A rough estimate for a new one is "lower five-digit euro range". The capacity on odd saxophones is this guy: http://eppelsheim.comBenedikt Eppelsheim (who incidentially performed on my first CD, Janus) has at one point decided to make odd saxophones. One reason: Adolphe Sax originally designed the alto sax by a combination of copying from clarinet designs, educated guessing and trial and error. He then went on and got patents for saxophones in every register, from a sub contrabass to a sopranino. What he did there was linear scaling, i.e. on a sopranino, everything is half as big as on his alto design, and on the subcontrabass, everything is four times as big.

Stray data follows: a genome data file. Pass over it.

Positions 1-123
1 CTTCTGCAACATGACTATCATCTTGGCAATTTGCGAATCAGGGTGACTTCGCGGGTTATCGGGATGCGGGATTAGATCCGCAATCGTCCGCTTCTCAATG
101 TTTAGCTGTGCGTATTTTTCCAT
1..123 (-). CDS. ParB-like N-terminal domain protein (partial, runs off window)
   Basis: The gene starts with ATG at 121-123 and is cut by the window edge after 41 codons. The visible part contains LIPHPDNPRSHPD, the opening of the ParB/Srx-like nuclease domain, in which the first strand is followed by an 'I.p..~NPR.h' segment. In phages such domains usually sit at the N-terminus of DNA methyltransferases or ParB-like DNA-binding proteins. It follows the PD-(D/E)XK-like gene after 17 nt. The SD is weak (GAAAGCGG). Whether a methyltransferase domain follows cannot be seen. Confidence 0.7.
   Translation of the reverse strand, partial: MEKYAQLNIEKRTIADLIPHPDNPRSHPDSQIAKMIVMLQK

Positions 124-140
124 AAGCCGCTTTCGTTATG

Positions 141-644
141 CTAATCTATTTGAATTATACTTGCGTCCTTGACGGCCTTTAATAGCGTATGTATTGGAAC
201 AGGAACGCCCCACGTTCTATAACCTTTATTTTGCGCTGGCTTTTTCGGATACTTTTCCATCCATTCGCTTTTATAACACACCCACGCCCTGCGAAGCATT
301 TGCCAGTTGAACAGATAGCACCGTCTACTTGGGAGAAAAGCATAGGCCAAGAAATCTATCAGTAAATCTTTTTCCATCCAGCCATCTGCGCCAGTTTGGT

Since then, instrument makers mainly used these Sax designs when building their instruments. The result: while the alto and tenor saxes you usuall have are great instruments (with regard to intonation, response etc.), the baritones and sopranos are mainly ok, and everything above or below that is crap - because physics really don't work that way.
What Eppelsheim did (who, according to loop guy Andrew Pask, who with Jeff Kaiser forms The Choir Boys, is a "true hero among all the experimental saxophone players all over the world, but at least in the Pacific US, Hong Kong and New Zealand") was to focus on those extreme registers and completely redesign them based on physical research and advanced craftmanship.
But I digress: those big saxes cost a lot. Moreover, all of them (with the exception of the Eppelsheim ones) are more of a gimmick than a proper musical instrument, and for that, much too expensive...
Thanks for the tip, Brian. It's very important to get these things right.God, what does a bass saxaphone cost? I can't even imagine. rick walker
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